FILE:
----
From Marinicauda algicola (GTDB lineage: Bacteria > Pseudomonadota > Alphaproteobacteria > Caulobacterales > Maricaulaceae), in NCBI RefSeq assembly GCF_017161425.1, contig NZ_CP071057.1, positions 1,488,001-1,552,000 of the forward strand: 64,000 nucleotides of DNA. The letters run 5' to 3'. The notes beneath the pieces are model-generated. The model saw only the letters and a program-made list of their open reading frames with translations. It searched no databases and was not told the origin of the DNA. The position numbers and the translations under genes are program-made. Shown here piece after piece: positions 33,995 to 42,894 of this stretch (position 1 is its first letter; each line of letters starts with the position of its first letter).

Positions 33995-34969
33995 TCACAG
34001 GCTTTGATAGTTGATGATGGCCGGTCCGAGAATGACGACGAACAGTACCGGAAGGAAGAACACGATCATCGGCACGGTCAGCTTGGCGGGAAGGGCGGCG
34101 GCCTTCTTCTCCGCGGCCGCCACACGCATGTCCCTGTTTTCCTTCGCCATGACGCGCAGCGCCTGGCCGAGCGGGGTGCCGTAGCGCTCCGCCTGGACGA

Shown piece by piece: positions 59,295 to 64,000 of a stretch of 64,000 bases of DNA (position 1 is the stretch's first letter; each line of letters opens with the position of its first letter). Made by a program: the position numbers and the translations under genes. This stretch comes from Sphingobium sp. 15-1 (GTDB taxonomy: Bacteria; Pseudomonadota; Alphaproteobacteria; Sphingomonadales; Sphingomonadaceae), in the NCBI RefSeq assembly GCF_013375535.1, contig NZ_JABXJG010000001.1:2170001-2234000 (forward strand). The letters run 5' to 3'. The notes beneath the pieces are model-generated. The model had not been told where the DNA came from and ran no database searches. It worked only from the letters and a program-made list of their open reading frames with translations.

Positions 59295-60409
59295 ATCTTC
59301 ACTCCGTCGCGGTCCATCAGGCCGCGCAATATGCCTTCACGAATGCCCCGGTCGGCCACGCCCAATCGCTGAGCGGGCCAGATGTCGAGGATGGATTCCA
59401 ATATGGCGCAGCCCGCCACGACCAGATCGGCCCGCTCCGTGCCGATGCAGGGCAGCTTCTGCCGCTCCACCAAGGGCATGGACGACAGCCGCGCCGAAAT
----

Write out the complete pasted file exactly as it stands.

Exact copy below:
From Marinicauda algicola (GTDB lineage: Bacteria > Pseudomonadota > Alphaproteobacteria > Caulobacterales > Maricaulaceae), in NCBI RefSeq assembly GCF_017161425.1, contig NZ_CP071057.1, positions 1,488,001-1,552,000 of the forward strand: 64,000 nucleotides of DNA. The letters run 5' to 3'. The notes beneath the pieces are model-generated. The model saw only the letters and a program-made list of their open reading frames with translations. It searched no databases and was not told the origin of the DNA. The position numbers and the translations under genes are program-made. Shown here piece after piece: positions 33,995 to 42,894 of this stretch (position 1 is its first letter; each line of letters starts with the position of its first letter).

Positions 33995-34969
33995 TCACAG
34001 GCTTTGATAGTTGATGATGGCCGGTCCGAGAATGACGACGAACAGTACCGGAAGGAAGAACACGATCATCGGCACGGTCAGCTTGGCGGGAAGGGCGGCG
34101 GCCTTCTTCTCCGCGGCCGCCACACGCATGTCCCTGTTTTCCTTCGCCATGACGCGCAGCGCCTGGCCGAGCGGGGTGCCGTAGCGCTCCGCCTGGACGA

Shown piece by piece: positions 59,295 to 64,000 of a stretch of 64,000 bases of DNA (position 1 is the stretch's first letter; each line of letters opens with the position of its first letter). Made by a program: the position numbers and the translations under genes. This stretch comes from Sphingobium sp. 15-1 (GTDB taxonomy: Bacteria; Pseudomonadota; Alphaproteobacteria; Sphingomonadales; Sphingomonadaceae), in the NCBI RefSeq assembly GCF_013375535.1, contig NZ_JABXJG010000001.1:2170001-2234000 (forward strand). The letters run 5' to 3'. The notes beneath the pieces are model-generated. The model had not been told where the DNA came from and ran no database searches. It worked only from the letters and a program-made list of their open reading frames with translations.

Positions 59295-60409
59295 ATCTTC
59301 ACTCCGTCGCGGTCCATCAGGCCGCGCAATATGCCTTCACGAATGCCCCGGTCGGCCACGCCCAATCGCTGAGCGGGCCAGATGTCGAGGATGGATTCCA
59401 ATATGGCGCAGCCCGCCACGACCAGATCGGCCCGCTCCGTGCCGATGCAGGGCAGCTTCTGCCGCTCCACCAAGGGCATGGACGACAGCCGCGCCGAAAT